Monday, November 09, 2009

I Am Not 'One Of Them'

Since the Fort Hood shooting I've been hearing and reading a lot in the media about 'compassion fatigue' and 'vicarious trauma'. I feel compelled to blog after reading yesterday's New York Times article on the topic, which I'm sure won't be the last.

The idea is that any mental health professional who spends their days listening to patients tell their stories of traumatic events will eventually end up having emotional difficulties from it as well. The other term for this is 'compassion fatigue', in other words losing the ability to empathize with others or becoming numb to trauma due to exposure to patients' traumatic stories. The Times article is careful to point out that vicarious trauma and compassion fatigue will not automatically lead one to become a killer.

Well, I'm relieved to hear that.

Over the years as both a forensic and correctional psychiatrist I've heard plenty of trauma-related stories. I've reviewed autopsy photos and crime scene photos and read police reports of violent offenses and watched videotapes of violent offenses. I've heard people talk about
their crimes and talked to victims of violent crimes (if they survived). People who have read my "What I Learned" posts know that the annual conference of the American Academy of Psychiatry and Law regularly features presentations about serial murderers, psychotic killers, crime scene investigation techniques and other topics that can be a bit gruesome.

If all 1700 forensic psychiatrists in this country are exposed to this regularly that's a whole lot of vicarious trauma. It's good to know I won't automatically become a spree killer.

Frankly, I wasn't worried.

7 comments:

Dinah said...

Arg!!!! So I have to find you a picture AGAIN??? What do you want?

I keep thinking about these 'battle fatigue' stories and what's the point? Work gets stressful for lots of people. We go into this profession because we like hearing patient's stories, even the painful ones. If it gets too bad, there's vacation, or you quit. This is not the story, but I guess the NYTimes is looking to get stories out of it.

Anonymous said...

I'm surprised to hear you say this -- I typically hear from friends of mine in mental health that compassion fatigue and secondary traumatization (different things) are very real dangers. That's not to say that all over everywhere mental health professionals are on the edge of going postal, but these are very important concerns to be aware of and on guard against.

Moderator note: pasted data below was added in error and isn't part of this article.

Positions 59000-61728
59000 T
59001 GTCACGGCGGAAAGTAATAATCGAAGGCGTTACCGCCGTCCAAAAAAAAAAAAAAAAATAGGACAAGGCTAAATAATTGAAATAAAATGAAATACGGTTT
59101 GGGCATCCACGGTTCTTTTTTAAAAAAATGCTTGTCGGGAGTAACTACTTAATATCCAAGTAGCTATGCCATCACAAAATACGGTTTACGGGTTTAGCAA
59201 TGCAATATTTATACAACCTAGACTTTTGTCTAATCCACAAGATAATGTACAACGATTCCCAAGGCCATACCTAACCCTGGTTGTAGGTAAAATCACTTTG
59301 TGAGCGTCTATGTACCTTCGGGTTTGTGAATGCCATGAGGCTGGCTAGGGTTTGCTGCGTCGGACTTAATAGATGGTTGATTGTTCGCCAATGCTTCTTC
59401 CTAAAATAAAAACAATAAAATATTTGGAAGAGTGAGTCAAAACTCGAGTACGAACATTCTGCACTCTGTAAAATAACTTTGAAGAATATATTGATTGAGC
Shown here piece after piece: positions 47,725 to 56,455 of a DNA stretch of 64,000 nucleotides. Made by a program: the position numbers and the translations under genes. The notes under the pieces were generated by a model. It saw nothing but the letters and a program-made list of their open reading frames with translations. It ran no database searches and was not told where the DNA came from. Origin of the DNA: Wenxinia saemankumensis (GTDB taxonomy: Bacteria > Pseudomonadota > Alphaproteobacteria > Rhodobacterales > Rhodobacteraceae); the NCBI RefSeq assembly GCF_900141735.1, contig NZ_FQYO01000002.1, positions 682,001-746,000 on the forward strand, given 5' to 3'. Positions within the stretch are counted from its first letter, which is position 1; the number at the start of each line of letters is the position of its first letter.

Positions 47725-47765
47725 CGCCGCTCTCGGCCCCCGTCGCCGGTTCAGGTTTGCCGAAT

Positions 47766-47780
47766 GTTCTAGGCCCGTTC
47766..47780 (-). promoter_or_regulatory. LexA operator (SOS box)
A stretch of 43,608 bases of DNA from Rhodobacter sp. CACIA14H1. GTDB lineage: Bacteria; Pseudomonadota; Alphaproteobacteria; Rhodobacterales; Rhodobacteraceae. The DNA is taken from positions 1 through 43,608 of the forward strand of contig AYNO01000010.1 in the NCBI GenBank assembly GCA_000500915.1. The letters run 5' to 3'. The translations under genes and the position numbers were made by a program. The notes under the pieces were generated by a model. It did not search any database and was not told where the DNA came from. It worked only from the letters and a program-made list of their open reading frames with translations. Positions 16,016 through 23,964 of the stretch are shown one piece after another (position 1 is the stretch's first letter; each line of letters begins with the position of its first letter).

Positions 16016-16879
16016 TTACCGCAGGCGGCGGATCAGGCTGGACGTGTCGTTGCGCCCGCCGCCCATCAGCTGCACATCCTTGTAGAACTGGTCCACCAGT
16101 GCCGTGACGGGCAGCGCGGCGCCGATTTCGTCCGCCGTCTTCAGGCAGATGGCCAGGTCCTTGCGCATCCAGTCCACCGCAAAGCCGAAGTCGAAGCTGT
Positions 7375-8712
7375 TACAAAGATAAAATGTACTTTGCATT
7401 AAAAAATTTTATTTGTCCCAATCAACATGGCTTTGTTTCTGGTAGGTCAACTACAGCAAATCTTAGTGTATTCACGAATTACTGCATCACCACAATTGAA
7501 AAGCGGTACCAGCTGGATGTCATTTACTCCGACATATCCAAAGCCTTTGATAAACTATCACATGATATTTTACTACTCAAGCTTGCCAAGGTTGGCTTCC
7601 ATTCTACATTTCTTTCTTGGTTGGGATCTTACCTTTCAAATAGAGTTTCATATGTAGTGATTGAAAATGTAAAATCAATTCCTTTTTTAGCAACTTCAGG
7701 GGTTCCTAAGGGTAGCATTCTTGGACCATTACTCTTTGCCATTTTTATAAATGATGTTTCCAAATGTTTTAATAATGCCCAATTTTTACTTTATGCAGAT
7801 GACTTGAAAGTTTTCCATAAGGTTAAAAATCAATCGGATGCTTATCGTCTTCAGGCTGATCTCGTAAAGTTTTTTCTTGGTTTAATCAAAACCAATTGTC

Dinah said...

It's not that burnout (in any field) is not important, it's the implication by the media that it plays any role in explaining the Fort Hood psychiatrist's behavior. Perhaps it does for him, but I don't think any of us want to propagate the idea that if it gets too tough, we could turn into mass murderers. Like I said, if it gets to be too tough, I'll go on vacation and get some rest.

Anonymous said...

I have a twisted feeling of glee to see you responding to this story...

Having a diagnosis helping professionals may suffer from, which could then also turn them into a mass murder, is probably on par with...

What about the people that keep their illnesses hidden, because of the same societal backlash you are now experiencing?

This, excellent website, itself has asked how a city could have a mayor who suffers from depression, has commented on not wanting pilots to have depression,

This site comments regularly about how people need help, yet question them in positions, that might be, on par to their own.

The hands-on experience psychiatrists have with mental illness, are the mentally ill who enter the system, or get caught by the system of psychiatry, or after the fact analysis, based on said people...

Not the many who manage to live successfully and in professional positions themselves...

Lockup Doc said...

Dinah, I agree with your take on this. The point is not to minimize the fact that "battle fatigue" as you call it can be a significant issue for anyone (including us psychiatrists) but that the media seems to be drawing a loose connection between this phenomenon and spree killing. Seems like a stretch to me...

itsjustme said...

Hey, Clinkshrink. Wouldn't it be kinda difficult to talk to victims of violent crimes that didn't survive?!?! LOL Sorry. I couldn't resist!

Deirdre said...

I find it interesting that people are using compassion fatigue to explain the Ford Hood tragedy and avoiding the reports that the shooter had problems for years and should have never graduated from med school to begin with.